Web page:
It is almost like an escape for them, a release from their stress and tension but not in a positive manner.
The President himself, along with the American Medical Association has gone to great lengths to try and minimize the occurrence of teenagers smoking and have urged the tobacco companies to curtail their advertising that seems to be aimed at the young people. Nevertheless, this research will ultimately show that despite all the maneuvering that has been carried out and the intervention that has been implemented, "pack-a day" smoking has been proven to have risen thirty three percent among the youth population alone. This research examines these issues and discusses various ways that it might still be combated to hopefully turn young people away from it altogether. All in all it is an uphill battle because as it will be proven, despite all the efforts that policy makers have made in attempting to minimize teen smoking it is still a growing problem in the country.
There is no doubt that from the myriad of surveys and articles that have been published over the years, teenage smoking is increasing all the time. It is estimated that this adverse occurrence among the younger generation is increasing at the rate of one million new recruits per year (Moss et al 1992, pg. 23). Regardless of the sincere efforts of governmental bodies and other independent agencies to curtail the tobacco industries focus on the younger population, these tobacco plants seemingly continue to sell cigarettes to young people at an extremely alarming rate, much being due to "peer pressure, propaganda, and the availability of the tobacco products themselves" (Moss et al 1992, pg. 23). There is not a question to the fact that something has to transpire to change this negative scenario and to improve the health of the younger generation in the United States. If something is not found to be effective against this continuing activity, in order to make people aware of the risks then there is felt that only negative health complications will result for the many concerned in the near future.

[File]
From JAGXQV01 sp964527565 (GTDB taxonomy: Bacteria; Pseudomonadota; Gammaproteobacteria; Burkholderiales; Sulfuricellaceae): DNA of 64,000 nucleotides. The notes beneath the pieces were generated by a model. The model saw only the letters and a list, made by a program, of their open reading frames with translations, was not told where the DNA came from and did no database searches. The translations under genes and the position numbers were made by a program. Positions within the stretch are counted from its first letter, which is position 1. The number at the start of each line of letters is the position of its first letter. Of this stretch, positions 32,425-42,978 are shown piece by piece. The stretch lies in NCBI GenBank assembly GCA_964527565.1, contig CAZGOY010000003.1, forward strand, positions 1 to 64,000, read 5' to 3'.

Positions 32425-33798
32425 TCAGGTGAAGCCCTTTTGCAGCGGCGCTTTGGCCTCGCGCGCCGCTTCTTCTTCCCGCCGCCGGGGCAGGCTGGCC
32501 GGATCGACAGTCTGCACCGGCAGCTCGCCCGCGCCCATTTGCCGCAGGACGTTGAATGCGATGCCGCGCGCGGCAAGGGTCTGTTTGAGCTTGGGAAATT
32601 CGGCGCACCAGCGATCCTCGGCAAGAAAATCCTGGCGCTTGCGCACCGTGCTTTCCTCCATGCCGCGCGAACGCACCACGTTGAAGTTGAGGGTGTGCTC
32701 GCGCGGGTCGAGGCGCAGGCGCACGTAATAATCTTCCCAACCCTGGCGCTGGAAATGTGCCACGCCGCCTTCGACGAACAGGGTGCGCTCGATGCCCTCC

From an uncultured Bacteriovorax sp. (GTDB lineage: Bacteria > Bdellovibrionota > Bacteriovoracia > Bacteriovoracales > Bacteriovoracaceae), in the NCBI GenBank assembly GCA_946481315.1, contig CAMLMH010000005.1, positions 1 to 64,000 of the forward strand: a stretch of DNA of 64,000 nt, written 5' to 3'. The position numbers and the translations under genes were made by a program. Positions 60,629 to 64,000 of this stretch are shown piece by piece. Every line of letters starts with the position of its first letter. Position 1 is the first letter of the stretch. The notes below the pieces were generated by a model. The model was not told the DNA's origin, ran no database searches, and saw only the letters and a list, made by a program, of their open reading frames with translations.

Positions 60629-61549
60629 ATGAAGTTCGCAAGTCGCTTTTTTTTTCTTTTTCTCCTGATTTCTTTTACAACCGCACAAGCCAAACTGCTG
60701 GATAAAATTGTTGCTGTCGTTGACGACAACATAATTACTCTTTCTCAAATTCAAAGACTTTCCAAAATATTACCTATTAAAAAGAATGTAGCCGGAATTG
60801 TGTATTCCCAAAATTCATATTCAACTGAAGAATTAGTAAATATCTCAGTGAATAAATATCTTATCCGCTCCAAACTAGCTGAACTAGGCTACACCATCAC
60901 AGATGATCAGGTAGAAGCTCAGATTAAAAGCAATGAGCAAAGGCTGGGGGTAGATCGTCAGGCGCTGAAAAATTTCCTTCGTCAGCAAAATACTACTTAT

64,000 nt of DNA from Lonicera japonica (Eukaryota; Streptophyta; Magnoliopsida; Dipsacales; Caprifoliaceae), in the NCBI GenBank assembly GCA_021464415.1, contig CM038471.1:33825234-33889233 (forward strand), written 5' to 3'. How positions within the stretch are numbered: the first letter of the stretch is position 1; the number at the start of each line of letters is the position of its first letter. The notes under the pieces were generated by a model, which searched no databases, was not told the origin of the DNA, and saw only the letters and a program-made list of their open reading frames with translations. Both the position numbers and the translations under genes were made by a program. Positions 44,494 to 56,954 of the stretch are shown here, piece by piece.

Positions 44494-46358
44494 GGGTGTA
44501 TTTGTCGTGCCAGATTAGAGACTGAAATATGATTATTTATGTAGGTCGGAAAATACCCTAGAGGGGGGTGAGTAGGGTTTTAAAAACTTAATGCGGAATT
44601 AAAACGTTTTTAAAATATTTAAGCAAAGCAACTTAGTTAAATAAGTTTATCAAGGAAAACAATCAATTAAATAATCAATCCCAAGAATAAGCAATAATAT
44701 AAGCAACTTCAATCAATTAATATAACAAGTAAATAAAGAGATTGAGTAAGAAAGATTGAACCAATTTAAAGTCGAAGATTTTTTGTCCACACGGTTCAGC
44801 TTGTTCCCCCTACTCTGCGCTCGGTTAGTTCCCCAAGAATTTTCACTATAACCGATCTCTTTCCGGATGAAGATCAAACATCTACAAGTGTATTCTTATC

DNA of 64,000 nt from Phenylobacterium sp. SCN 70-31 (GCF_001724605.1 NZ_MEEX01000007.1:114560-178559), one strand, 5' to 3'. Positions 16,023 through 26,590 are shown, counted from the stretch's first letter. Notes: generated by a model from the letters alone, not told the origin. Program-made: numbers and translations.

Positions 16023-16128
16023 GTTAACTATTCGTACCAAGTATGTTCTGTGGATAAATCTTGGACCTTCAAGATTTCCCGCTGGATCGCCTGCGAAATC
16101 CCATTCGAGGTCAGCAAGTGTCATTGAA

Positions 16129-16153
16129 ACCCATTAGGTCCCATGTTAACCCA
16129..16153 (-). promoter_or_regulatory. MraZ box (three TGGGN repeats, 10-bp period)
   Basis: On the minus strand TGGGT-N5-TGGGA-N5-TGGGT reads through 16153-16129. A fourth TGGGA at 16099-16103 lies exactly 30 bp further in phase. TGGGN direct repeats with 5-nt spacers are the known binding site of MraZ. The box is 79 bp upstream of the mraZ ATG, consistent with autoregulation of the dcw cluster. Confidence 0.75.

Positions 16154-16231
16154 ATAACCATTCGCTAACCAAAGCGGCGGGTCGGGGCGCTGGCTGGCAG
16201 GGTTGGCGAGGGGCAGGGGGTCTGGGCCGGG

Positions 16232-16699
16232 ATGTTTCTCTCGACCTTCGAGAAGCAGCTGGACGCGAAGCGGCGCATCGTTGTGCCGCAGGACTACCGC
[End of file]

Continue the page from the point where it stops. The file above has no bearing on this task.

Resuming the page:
It is easier for minors to obtain cigarettes than one might think it is. For instance, young people have various types of access to tobacco products from a variety of locations. The possibility that they could steal them from a parent, older friend, or other relative is a common scenario. In fact the family themselves just might give the child cigarettes if they don't view it as a negative impact on their young lives, or simply don't see any harm in it since they smoke themselves (Perry & Staufacker 1996, pg. 55). Another example is how some businesses still have the old-fashioned vending machines available. Children are able to purchase cigarettes from these machines because they are not monitored and are constantly available in more rural areas. If none of the above is convenient for the young person then they will simply ask someone to go buy them some cigarettes and quite often this is what takes place.
Convenience stores are habitually being fined for selling tobacco products to underage youth, yet despite the fines and warnings many of these small chain stores continue to sell when they not it is legally